In any game, there’s always been room for someone who’s a “one trick pony”. Mastering one specific playstyle or character, these players excel at what they’re good at and really nothing else. But is that always a bad thing? In this article, we’ll take a hard look at OTP’ing in League of Legends, and whether it is really worth doing whether you’re new to the game or someone who’s been playing for ages.
What is a “One Trick Pony”?
First of all, we’re going to look deeper into this term, specifically within League of Legends. We’ve all experienced them in our games, players who lock in champions that you either squint your eyes at, trying to figure out what they’re getting at, or they play champions that are in their normal role, but may not be in the meta at the moment.
We’re going to take a look at the benefits of becoming a one trick, which there are quite a few, especially in the lower brackets of the ranks. The three sections I’ll be breaking this down into is the ability to learn different aspects of the game faster since you’ve already understood the ins and outs of your champion, being able to edge out someone who probably counters you with superior understanding of the match-up, the “wow!” factor and finally, recognizing what sort of synergy you have with your team early and not having to feel it out throughout the game as it evolves.
A big thing that is commonly overlooked by deciding to put tons of both practice tool and in-game time towards playing one specific champion is that your time and effort can be spend in other ways sooner. What I mean specifically by this is that very common in-game skills that take some time to develop such warding, jungle routes, roaming patterns, etc. These things usually take quite some time to develop when playing a large array of champions. While you’re trying to learn the ins and outs of three to six different mid-laners, you may be missing out on when to recognize opportune times to roam bottom to pick up a juicy double kill.
Denying the Counter:
Many times, you end up scratching your head when you see your Zed lose a 1v1 to that Xerath, questioning how an assassin could lose to a control mage. This is something that occurs when you find out that that Xerath has sunk 300 plus games into that champion this season alone. This is another benefit of mastering that one champion is that you get to sometimes (not all the time) deny the counter, especially when someone is playing the counter just to play the counter, not necessarily when they can play the counter confidently.
The shock factor of pulling out something off-meta confidently throws a lot of people off and can cause tilt to set in. A lot of people aren’t ready for the Fiddlestick middle or the Sejuani support (well they weren’t until pro-play happened). It causes someone to be hesitant or to be cocky, allowing for you to make the outplay.
Being a Better Teammate:
When you’ve played and figured out the ins-and-outs of your desired champion, you get to identify what other lanes sync up with you well. Are you a Sejuani one-trick? Then your Yasuo top lane is probably going to be your best friend because not only his autos but his Q’s as well proc your E passive. Pouring a lot of time and energy into your desired champion lets you already know these strengths and enable them early, letting you snag that advantage quicker.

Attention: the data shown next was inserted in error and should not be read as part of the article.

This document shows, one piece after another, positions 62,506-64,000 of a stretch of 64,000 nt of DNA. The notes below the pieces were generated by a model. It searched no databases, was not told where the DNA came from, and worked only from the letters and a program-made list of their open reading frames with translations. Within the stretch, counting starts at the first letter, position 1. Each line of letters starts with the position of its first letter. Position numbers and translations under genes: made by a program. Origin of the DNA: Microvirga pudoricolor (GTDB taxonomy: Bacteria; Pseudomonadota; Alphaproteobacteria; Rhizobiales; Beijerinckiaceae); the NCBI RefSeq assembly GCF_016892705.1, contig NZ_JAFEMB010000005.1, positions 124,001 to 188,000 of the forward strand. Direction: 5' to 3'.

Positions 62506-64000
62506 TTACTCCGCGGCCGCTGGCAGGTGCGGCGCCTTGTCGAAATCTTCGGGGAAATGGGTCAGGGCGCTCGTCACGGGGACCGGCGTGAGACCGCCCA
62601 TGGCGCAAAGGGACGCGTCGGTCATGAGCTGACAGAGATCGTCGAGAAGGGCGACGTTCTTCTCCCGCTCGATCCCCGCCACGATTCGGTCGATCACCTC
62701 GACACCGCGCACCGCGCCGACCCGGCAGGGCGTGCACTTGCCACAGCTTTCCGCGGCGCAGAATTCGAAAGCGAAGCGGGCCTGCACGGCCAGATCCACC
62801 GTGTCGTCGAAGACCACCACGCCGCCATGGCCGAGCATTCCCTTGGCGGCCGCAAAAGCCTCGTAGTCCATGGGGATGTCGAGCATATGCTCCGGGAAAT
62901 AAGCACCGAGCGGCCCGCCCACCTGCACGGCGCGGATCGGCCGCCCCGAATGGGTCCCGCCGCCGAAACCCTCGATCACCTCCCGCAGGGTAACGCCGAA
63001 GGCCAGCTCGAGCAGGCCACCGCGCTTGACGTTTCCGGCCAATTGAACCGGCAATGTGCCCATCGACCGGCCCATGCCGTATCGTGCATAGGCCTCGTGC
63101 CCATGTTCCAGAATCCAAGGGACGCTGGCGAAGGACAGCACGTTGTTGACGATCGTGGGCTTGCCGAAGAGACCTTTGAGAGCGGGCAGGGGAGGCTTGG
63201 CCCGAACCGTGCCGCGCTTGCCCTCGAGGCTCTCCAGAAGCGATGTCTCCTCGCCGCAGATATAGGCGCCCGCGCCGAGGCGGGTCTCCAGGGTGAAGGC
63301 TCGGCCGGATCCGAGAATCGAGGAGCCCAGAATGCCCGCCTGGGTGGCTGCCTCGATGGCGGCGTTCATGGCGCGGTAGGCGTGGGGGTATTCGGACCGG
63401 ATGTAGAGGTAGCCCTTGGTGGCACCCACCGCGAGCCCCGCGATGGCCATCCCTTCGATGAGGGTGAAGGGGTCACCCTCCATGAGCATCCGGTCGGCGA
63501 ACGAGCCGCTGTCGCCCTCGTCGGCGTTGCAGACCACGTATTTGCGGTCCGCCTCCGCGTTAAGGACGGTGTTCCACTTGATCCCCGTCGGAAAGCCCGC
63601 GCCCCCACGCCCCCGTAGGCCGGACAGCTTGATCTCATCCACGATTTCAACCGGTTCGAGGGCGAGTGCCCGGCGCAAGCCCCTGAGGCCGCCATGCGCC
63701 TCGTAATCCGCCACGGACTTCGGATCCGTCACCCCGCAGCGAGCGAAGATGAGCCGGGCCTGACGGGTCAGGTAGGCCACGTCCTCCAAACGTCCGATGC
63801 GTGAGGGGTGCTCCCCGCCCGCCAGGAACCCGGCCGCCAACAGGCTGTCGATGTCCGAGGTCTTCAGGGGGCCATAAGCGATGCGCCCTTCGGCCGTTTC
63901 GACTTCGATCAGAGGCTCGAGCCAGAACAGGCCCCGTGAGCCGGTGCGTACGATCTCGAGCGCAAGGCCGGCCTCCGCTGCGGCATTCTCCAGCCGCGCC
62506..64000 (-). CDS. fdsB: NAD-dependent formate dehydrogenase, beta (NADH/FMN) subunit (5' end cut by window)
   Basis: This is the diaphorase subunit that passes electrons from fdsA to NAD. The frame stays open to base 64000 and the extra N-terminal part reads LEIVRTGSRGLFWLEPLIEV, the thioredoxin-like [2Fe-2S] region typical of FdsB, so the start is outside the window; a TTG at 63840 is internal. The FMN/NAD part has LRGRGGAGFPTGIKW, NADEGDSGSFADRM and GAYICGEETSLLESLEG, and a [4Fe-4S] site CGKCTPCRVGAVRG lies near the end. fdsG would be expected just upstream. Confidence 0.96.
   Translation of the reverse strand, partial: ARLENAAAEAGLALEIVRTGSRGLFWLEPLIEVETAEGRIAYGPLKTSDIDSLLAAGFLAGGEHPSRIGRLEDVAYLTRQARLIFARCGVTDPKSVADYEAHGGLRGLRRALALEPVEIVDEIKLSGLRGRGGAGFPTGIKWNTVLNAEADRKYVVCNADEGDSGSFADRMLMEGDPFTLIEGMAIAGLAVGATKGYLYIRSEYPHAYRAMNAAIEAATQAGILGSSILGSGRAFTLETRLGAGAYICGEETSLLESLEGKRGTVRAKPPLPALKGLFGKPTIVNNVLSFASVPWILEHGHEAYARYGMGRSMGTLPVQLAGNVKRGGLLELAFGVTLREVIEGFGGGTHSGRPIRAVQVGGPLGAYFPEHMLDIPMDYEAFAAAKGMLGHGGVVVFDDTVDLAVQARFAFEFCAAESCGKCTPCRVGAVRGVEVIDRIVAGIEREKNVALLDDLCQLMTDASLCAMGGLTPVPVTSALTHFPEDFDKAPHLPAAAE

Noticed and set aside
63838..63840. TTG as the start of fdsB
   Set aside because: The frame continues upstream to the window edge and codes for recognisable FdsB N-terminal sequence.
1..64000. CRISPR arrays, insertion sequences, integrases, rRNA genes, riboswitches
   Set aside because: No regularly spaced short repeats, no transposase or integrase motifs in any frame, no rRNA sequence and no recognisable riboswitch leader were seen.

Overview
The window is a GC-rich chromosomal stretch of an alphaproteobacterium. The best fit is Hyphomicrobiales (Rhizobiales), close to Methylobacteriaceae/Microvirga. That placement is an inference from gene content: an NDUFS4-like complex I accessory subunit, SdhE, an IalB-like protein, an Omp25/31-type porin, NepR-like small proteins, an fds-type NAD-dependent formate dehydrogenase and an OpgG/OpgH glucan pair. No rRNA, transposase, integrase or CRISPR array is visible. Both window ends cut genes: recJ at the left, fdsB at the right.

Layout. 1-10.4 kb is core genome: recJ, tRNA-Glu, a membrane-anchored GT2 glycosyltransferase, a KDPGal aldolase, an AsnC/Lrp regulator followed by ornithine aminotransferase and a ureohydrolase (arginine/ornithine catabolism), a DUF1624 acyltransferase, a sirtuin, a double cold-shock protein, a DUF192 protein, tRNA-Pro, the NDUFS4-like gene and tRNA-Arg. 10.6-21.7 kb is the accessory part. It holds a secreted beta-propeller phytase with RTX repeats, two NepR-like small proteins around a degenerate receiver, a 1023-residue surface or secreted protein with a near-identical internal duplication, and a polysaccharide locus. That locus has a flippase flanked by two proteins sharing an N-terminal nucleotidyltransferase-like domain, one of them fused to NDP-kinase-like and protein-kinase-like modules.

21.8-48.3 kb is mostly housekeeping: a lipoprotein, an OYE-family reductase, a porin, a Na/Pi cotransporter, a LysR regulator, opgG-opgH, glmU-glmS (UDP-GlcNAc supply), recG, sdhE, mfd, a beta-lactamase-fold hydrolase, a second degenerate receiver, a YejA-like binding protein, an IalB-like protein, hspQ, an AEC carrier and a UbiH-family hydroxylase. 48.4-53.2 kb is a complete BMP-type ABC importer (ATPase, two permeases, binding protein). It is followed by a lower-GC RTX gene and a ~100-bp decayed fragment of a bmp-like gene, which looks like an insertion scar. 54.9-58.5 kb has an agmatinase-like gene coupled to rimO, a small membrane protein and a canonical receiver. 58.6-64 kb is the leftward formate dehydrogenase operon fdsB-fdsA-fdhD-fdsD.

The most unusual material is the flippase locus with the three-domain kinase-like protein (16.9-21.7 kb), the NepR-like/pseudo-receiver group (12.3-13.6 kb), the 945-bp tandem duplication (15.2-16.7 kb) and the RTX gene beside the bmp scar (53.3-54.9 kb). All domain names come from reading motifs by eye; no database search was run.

With anything though, there’s always the negative side effects of playing one champion. This is where we break those cons down, mainly coming from two main areas. The first, is when the champion is in a bad spot due to tuning, the meta, etc. The second, is when that champion faces reworks due to it being dated (RIP old Warwick, Sion, Ryze), this can essentially change your love of the champion and how you may play it.
Ever Changing Meta:
League is like a river. It’s always fluid and never stays still. This is true with patches and the meta. This means your one particular champion of choice could fall into a poor spot, or the niche build you’ve discovered becomes a target of a nerf. These are things that you, as a one-trick, need to be prepared for and have contingency plans in place in case this may happen. If you do plan on mastering one champion, having multiple builds and ways to play in place is the best bet, but having a second champion to fall back on that you are interested in should your main take that much of a hit is also something that’s recommended.
Nothing Withstands the Test of Time:
Something that League has become quite known for now is reworks. Whether it is changing the general play style of the champion or changing absolutely everything about the champion to its core. Sion, a champion that was very niche and odd before his rework, had only a few particular players giving him attention. Now he is far from a shell of his former self, but that does not take away from people making him their own. Tilterella, someone who has taken the new Sion and played him full attack damage, does incredible things with him. But it also goes both ways, Tobias Fate, someone who is considered a phenomenal Gangplank player and hit Challenger doing so, is now a Diamond player, despite being just as gifted as a player.